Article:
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The Ku Klux Klan - Essay Example

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The Ku Klux Klan is one of the oldest and the most prominent terrorist organizations in the United States. As per Ridgeway's notice, originated in the year 1866, the Klan has preceded through government interference, the Civil War, and the civil rights epoch (Ridgeway, 1995)…
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The Ku Klux Klan
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Download file to see previous pages born terrorist organization, it is required for us to investigate the beliefs, rituals as well as the strategies of terror of the Ku Klux Klan.
The faiths and beliefs of the Ku Klux Klan are fascinating and help delineate the motives and targets for their rituals and strategies of terror. However, there is a correct understanding of the history of the Ku Klux Klan and the United States that helps in understanding the origins of their faiths. By following the Revolutionary War, the United States was led by the main-stream of white Protestants who shared the old Puritan belief in their elite status (Horn, 2006). This group believed that the liability of self-government and the full liberties as well as civil rights profited from independence were in their fit in. many of the white Southerners possessed a long family history of owning slaves and felt supreme to the African Americans. The unshackled blacks living in the South were resented and observed to be inferior by most of the white Southerners. ...
ality and democracy, the emergence of Ku Klux Klan followed the Revolutionary War against religious, ethnic, and cultural groups who were targeted as non-Americans (Kelly, 1998).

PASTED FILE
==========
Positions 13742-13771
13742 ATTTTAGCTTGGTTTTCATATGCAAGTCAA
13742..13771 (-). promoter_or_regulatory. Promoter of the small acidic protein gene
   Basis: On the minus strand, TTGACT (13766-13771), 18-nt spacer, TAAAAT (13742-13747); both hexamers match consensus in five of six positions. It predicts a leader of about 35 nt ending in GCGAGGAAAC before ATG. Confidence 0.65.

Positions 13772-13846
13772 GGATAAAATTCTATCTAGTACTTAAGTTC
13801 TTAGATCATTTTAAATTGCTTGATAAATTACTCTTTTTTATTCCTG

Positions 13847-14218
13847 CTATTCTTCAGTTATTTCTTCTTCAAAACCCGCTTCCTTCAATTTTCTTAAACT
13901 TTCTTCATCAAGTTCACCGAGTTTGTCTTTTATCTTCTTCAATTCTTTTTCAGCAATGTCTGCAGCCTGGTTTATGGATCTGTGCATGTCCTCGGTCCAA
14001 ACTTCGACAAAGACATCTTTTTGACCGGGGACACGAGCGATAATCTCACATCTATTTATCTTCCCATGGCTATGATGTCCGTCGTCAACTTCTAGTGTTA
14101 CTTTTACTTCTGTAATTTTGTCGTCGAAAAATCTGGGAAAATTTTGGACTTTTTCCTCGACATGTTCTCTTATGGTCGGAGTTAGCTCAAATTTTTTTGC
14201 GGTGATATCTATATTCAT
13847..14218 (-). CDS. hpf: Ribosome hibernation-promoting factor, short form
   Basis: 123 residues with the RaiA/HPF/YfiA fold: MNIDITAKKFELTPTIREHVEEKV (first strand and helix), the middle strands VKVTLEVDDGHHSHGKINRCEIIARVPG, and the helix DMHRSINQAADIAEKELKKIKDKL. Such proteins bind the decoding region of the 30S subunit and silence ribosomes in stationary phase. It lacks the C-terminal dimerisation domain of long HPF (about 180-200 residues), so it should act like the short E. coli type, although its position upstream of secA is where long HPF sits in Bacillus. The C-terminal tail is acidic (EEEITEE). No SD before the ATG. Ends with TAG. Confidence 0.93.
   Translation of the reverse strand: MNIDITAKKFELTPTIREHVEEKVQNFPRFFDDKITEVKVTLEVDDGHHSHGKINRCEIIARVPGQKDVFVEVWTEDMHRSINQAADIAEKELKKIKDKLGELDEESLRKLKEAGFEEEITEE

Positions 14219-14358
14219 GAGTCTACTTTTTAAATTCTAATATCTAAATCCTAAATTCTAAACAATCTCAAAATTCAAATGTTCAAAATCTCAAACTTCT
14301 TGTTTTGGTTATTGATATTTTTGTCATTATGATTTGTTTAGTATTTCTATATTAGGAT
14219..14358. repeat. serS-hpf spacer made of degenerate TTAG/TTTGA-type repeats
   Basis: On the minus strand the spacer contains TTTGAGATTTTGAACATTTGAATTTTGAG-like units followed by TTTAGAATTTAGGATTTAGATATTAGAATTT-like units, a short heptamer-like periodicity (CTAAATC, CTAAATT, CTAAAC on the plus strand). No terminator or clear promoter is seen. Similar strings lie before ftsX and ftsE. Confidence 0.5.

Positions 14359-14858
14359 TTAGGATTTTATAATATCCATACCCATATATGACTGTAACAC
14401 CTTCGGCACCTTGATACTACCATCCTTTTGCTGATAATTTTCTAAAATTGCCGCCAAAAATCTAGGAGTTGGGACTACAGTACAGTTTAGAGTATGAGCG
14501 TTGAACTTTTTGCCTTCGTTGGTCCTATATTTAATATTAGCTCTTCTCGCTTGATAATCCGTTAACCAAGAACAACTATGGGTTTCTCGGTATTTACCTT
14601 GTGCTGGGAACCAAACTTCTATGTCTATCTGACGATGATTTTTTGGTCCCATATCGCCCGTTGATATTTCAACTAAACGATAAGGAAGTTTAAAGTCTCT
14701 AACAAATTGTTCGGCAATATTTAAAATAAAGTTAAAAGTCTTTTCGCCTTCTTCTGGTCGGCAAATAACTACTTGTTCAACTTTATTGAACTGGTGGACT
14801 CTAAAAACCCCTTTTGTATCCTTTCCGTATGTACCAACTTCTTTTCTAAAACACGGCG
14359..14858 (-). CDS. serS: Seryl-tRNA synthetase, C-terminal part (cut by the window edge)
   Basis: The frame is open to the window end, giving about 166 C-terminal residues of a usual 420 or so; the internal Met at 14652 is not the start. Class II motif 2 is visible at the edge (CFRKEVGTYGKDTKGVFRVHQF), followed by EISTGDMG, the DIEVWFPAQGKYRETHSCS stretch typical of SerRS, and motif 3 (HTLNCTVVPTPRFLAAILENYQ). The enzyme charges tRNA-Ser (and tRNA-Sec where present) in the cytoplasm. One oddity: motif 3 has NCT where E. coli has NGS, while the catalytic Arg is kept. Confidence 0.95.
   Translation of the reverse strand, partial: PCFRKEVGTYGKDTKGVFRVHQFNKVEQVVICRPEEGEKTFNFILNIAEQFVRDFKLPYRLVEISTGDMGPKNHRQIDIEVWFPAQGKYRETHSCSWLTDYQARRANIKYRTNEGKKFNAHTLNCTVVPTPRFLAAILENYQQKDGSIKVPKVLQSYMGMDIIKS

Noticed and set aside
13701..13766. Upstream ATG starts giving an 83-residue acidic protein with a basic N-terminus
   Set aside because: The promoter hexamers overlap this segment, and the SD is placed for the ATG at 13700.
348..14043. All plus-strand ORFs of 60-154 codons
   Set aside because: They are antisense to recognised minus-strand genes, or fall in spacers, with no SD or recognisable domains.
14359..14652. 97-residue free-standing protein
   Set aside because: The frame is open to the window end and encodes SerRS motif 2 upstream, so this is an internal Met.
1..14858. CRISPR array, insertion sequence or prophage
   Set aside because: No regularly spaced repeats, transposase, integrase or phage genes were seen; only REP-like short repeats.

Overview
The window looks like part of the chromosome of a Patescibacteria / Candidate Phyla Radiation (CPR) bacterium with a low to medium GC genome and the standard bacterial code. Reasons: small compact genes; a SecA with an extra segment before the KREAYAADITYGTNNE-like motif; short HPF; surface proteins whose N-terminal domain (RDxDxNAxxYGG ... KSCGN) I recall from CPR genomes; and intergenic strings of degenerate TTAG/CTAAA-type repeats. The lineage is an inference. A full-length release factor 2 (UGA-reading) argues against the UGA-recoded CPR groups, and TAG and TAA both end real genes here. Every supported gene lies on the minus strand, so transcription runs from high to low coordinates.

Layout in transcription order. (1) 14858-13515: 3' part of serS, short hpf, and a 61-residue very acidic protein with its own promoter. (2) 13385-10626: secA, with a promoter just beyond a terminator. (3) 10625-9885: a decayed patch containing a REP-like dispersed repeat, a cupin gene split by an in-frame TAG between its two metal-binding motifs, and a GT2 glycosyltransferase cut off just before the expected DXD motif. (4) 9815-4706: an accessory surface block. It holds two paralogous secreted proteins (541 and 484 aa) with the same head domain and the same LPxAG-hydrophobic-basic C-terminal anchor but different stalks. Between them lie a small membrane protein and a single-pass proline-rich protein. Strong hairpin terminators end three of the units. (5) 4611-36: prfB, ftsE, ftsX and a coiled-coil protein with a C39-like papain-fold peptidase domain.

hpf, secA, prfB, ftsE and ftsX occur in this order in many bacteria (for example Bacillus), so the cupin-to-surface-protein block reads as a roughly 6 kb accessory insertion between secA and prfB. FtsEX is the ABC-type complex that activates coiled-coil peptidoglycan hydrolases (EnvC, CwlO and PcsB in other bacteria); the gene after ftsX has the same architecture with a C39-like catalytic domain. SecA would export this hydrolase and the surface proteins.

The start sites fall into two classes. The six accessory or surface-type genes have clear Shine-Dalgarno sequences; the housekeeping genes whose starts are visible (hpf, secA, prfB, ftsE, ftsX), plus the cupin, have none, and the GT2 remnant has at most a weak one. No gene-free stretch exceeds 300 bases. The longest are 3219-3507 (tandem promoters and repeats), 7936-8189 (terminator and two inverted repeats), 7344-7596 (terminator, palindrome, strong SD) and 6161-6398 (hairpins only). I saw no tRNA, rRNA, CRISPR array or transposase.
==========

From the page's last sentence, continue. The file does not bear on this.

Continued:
The Ku Klux Klan was founded in the year 1866 by the retired Confederate soldiers who looked for a social group and the activity in order to fulfill their time (Horn, 2006). Firstly, the Klan targeted African Americans as a resource to imitate their humorous pranks on. Nonetheless, the Klan was soon organized in to a military ladder and profited of thousands of members who were politically and emotionally driven against the blacks and equality politics. in following the Reconstruction, Klan members delineated the purpose of their organization as a peace-maintaining organization which was targeted at self-defense. Most of the members feared the rise of independent blacks, thinking that they were becoming violent and threatened the security of the white Southerners.
The second era emerged with Klan becoming as a secret organization. However, as noticed by Martin, in the third epoch the Klan grew as a glorified public organization with approximately four million members (Martin, 2006). The widespread recognition of the Ku Klux Klan came from the shared faiths in nativism and wistful ideas of a previous better America. Moreover, with the help of Ridgeway and Stalcup's view, the Klan emerged as an organization which was focused against the rapidly transforming world and the perceived threat to its being and value system (Ridgeway, 1995; Stalcup et. al, ...Download file to see next pagesRead More
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